The party moved quickly to rule out a snap leadership contest after her bid to secure an increased majority fell embarrassingly short.
But her days in 10 Downing Street could be numbered, with MPs opening by criticising the dismal Conservative general election campaign and consigning the Prime Minister to a “caretaker” role for the next six months.
The key two aides in Mrs May’s tight inner circle could also be forced out after being blamed for their roles in the failed campaign and unpopular election manifesto.
Fraser Nelson, the editor of the right-leaning Spectator magazine, gave a brutal assessment Mrs May, claiming she “blew it” because she is “useless”.
“No-one forced Theresa May to have this general election, she chose to and she chose to make it all about herself because she wanted greater control over her own party and her own Cabinet,” Mr Nelson said. “It was all ‘me, me, me, Theresa May’s Conservatives, Theresa May’s candidates’.”
He added: “It is amazing to think that Theresa May started from a position of strength but she gambled it and she blew it.
“She blew it because she is no good at campaigning and she didn’t realise how useless she is. She is very much culpable for inflicting huge damage on her party and making her government far less strong and far less stable.”
A senior Conservative source said it was “inevitable” that there would be speculation about Mrs May’s future following the result. “It’s not the situation anyone envisaged 24 hours ago,” the source said, adding that the party’s new MPs in Scotland would struggle to get away from Westminster and be active in their constituencies because of the knife-edge majority.
The source added that there was “no appetite” for a leadership election, and Iain Duncan Smith, the former Work and Pensions Secretary, said a challenge “would be the wrong thing to do”.
But pro-EU backbencher Anna Soubry led the attack on the Prime Minister, saying Mrs May was “in a very difficult place” as results came in yesterday morning.
“She is a remarkable and very talented woman and she doesn’t shy from difficult decisions, but she now has to, obviously, consider her position.”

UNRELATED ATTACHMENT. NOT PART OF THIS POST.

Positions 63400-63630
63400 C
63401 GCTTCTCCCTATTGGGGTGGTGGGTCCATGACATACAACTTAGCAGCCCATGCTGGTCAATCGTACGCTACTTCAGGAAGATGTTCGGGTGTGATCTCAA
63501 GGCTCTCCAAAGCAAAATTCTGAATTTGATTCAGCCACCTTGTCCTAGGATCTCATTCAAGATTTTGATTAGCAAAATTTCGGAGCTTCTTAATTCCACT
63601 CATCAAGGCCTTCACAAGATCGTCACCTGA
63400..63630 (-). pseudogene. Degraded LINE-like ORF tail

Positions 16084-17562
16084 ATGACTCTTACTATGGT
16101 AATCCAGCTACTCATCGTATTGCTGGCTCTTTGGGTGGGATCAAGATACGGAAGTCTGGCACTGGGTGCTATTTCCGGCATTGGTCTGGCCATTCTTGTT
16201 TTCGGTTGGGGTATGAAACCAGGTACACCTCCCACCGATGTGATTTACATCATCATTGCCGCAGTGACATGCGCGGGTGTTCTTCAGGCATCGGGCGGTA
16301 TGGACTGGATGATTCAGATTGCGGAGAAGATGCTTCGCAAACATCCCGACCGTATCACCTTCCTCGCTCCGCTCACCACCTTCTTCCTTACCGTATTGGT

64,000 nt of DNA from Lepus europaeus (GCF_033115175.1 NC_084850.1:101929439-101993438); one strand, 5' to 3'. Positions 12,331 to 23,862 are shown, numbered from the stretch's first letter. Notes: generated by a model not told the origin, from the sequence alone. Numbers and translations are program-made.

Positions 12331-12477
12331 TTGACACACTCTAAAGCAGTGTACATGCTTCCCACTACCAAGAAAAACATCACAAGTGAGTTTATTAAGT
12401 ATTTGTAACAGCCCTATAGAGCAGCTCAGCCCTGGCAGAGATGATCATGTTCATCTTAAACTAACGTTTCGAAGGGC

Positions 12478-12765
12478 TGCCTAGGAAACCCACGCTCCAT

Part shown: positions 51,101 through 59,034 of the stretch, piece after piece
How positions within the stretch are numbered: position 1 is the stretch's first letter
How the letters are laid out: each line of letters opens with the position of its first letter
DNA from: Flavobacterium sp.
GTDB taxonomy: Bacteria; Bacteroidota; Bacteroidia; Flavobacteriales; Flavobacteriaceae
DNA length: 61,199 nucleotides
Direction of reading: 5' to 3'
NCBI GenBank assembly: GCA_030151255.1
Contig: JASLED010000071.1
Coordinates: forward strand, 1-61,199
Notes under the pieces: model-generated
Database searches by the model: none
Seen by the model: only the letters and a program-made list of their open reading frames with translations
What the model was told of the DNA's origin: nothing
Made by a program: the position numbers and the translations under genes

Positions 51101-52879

And fellow backbencher Nigel Evans said of the campaign: “We didn’t shoot ourselves in the foot, we shot ourselves in the head.”
“Instead of talking about the things we thought we were going to be talking about – Brexit and the strong economy – we have ended up talking about social care, winter fuel payments, taking lunches off children and fox hunting,” Mr Evans said. “It was an amazing own goal.”
Prominent Tory MP Heidi Allen hit out at the PM’s co-chiefs of staff, Fiona Hill and Nick Timothy as she predicted Mrs May had a maximum of six months left in Downing Street.
The South Cambridgeshire MP told LBC: “Frankly, if a leader picks people who advise them so badly, and cannot see that they are being advised so badly, then that tells me, I’m afraid, that that’s not the leader that we need.
“Clearly, they weren’t the right people and therefore, by default, to me that means the whole leadership organisation just isn’t functioning properly because it is not responding. The voters are our customers. Clearly we got our product wrong which tells me that the sales team have got it wrong as well.”
Totnes Tory MP Sarah Wollaston tweeted: “I cannot see how the inner circle of special advisers can continue in post.”
The influential ConservativeHome website, edited by former MP Paul Goodman, said the “consensus view” among Tory backbenchers and ministers is that Ms Hill and Mr Timothy “must go”.